Wednesday, January 12 2022

Rocky Moretti  202.262.0714 (cell)
Carolyn Bonifas Kelly 703.801.9212 (cell)

Click here for the full report, news conference recording, infographics and video interview footage with report authors.


Binghamton, NY – Roads and bridges that are deteriorated, congested or lack some desirable safety features cost New York motorists a total of $28 billion statewide annually – $1,180 per driver in the Binghamton urban area – due to higher vehicle operating costs, traffic crashes and congestion-related delays. Increased investment in transportation improvements at the local, state and federal levels could relieve traffic congestion, improve road, bridge and transit conditions, boost safety, and support long-term economic growth in New York, according to a new report released today by TRIP, a Washington, DC based national transportation research nonprofit.

The TRIP report, New York Transportation by the Numbers: Meeting the State’s Need for Safe, Smooth and Efficient Mobility,” finds that throughout New York, nearly half of major locally and state-maintained roads are in poor or mediocre condition, ten percent of locally and state-maintained bridges (20 feet or more in length) are rated poor/structurally deficient, and 5,019 people lost their lives on the state’s roads from 2015-2019. New York’ major urban roads are congested, causing significant delays and choking commuting and commerce. The TRIP report includes statewide and regional pavement and bridge conditions, congestion data, highway safety data, and cost breakdowns for the Albany-Schenectady-Troy, Binghamton, Buffalo-Niagara Falls, New York-Newark-Jersey City, Poughkeepsie-Newburgh-Middletown, Rochester, Syracuse and Utica urban areas.

Driving on roads in the Binghamton urban area costs the average driver $1,180 per year in the form of extra vehicle operating costs (VOC) as a result of driving on roads in need of repair, lost time and fuel due to congestion-related delays, and the costs of traffic crashes in which the lack of adequate roadway safety features, while not the primary factor, likely were a contributing factor. A breakdown of the costs per motorist in the state’s largest urban areas, along with a statewide total, is below.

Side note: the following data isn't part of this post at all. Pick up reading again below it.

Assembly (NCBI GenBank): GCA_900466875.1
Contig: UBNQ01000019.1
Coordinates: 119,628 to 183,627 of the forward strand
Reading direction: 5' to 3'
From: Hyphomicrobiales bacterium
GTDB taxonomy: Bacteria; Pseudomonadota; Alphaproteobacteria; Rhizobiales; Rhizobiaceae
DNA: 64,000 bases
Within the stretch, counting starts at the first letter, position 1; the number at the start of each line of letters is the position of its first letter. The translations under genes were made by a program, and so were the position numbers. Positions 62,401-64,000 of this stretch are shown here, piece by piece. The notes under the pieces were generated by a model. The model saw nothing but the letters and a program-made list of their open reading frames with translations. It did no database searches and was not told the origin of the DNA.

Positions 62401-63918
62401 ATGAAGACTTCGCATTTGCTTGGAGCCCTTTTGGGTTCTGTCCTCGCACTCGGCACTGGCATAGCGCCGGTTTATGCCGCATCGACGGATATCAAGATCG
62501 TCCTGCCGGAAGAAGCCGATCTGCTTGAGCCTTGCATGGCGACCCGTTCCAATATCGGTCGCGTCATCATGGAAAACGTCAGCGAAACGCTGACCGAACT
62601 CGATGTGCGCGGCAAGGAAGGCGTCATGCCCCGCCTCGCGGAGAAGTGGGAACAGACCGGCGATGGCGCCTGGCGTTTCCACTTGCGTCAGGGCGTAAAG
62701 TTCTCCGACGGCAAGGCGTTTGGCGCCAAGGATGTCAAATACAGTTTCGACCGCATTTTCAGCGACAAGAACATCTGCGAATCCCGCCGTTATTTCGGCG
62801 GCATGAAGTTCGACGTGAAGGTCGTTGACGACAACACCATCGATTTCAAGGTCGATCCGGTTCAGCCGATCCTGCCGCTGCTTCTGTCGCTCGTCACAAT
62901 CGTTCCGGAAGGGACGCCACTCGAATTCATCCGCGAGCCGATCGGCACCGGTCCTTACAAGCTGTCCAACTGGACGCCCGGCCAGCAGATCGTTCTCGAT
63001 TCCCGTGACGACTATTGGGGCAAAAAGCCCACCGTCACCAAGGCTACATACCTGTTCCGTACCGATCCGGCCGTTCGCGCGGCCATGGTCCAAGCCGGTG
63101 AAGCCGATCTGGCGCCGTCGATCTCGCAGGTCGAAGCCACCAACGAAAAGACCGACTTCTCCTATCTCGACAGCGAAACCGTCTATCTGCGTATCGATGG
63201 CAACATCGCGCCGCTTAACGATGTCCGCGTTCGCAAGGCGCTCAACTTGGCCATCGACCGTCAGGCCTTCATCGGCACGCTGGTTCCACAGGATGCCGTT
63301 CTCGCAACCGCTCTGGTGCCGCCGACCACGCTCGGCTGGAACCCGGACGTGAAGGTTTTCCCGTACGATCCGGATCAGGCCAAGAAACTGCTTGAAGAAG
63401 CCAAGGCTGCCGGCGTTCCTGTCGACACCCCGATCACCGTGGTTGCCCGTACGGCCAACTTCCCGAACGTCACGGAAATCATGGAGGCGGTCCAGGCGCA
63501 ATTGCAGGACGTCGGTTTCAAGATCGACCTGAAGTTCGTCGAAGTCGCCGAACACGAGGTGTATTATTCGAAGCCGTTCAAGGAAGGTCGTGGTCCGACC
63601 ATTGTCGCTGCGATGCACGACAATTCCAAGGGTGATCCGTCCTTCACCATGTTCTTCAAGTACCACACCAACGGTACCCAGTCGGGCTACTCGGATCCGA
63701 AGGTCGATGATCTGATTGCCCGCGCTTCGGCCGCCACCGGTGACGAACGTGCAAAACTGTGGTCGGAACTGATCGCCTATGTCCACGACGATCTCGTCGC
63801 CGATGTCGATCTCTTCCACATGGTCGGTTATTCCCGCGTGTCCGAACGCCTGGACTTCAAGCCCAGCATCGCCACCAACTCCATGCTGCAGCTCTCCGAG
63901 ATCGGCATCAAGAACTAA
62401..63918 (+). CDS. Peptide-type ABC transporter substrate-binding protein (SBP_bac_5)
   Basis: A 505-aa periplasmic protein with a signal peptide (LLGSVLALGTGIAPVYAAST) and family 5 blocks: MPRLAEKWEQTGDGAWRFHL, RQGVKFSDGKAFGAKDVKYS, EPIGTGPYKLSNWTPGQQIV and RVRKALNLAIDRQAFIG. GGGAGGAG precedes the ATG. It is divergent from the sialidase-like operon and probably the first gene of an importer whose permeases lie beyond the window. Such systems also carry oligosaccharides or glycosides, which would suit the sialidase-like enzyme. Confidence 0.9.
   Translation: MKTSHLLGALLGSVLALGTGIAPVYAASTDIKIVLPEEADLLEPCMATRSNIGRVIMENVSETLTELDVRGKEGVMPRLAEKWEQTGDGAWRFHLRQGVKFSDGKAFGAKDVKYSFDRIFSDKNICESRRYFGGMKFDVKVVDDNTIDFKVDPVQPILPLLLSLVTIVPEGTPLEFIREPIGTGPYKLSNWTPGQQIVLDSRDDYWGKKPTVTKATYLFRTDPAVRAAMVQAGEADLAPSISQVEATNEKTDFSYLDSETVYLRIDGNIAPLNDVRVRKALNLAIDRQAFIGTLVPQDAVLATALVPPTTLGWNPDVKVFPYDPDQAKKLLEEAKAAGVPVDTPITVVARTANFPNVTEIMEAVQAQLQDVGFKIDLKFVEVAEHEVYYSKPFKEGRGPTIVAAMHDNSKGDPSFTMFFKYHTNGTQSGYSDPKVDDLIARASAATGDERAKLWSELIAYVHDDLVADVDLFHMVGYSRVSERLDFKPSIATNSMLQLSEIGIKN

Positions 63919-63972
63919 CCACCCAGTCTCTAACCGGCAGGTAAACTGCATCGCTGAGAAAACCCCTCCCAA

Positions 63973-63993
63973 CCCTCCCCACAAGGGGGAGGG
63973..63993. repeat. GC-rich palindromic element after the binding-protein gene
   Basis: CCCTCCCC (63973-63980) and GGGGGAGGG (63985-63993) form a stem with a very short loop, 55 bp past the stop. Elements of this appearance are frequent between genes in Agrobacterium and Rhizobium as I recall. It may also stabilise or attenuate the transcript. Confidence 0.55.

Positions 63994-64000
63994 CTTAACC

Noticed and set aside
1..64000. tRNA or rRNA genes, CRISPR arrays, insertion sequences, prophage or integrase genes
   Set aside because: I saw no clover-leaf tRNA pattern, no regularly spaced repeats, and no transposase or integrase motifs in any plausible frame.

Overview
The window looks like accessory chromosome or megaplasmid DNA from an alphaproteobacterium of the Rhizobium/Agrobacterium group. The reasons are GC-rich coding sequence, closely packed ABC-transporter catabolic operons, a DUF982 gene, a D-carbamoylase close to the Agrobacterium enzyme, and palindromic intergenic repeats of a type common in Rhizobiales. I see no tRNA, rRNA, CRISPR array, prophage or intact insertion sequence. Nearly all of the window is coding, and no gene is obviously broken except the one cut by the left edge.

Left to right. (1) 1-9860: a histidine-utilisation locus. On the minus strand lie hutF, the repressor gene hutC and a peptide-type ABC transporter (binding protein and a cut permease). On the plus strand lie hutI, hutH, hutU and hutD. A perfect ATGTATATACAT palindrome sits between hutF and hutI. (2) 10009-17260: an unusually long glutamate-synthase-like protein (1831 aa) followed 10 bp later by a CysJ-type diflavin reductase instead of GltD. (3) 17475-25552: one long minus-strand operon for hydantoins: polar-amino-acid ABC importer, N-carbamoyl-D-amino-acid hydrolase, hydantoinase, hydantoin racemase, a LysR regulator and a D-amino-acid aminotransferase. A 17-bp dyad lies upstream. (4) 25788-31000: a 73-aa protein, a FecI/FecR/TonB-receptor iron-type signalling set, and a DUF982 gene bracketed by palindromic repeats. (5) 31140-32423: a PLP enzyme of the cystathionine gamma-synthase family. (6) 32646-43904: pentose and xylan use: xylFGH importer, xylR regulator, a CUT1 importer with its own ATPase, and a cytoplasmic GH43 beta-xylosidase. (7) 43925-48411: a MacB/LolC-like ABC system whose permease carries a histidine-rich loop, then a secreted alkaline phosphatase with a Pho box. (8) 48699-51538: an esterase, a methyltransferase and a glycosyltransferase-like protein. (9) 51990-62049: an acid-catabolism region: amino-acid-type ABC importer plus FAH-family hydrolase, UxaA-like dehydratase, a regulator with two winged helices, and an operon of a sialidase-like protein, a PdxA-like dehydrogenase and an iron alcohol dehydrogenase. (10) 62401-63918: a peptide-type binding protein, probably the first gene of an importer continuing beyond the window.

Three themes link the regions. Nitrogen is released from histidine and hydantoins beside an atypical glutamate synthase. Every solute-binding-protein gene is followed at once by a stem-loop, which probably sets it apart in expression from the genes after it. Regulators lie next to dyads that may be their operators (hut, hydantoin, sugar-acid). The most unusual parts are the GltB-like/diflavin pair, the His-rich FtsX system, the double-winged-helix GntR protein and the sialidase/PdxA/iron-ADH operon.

The TRIP report finds that eight percent of major locally and state-maintained roads in the Binghamton urban area are in poor condition and another 10 percent are in mediocre condition, costing the average motorist an additional $244 each year in extra vehicle operating costs, including accelerated vehicle depreciation, additional repair costs, and increased fuel consumption and tire wear. Statewide, 26 percent of New York’ major roads are in poor condition and 19 percent are in mediocre condition.

“Year after year this report highlights the terrible condition of our roads and bridges,” said Mark Eagan, president and CEO of the Capital Region Chamber. “The lack of infrastructure investment has real consequences for the traveling public and for our region’s economy.  Thankfully with Congress’ approval of the infrastructure bill, New York State will have increased funding to improve our crumbling roads and bridges. Importantly, during her recent State of the State, Governor Hochul said that New Yorkers deserve 21st century infrastructure.  I could not agree with her more.”

In the Binghamton urban area, four percent of bridges are rated poor/structurally deficient, with significant deterioration to the bridge deck, supports or other major components. Statewide, ten percent of New York’ bridges are rated poor/structurally deficient.

Traffic congestion in the Binghamton urban area causes 16 annual hours of delay for the average motorist and costs the average driver $377 annually in lost time and wasted fuel. Binghamton drivers waste approximately 1.2 million gallons of fuel each year due to traffic congestion, an average of seven gallons per motorist. Statewide, drivers lose $15.4 billion annually as a result of lost time and wasted fuel due to traffic congestion. Due to the Covid-19 pandemic, vehicle travel in New York dropped by as much as 45 percent in April 2020 compared to vehicle travel during the same month the previous year, but rebounded to eight percent below October 2019 levels by October 2021.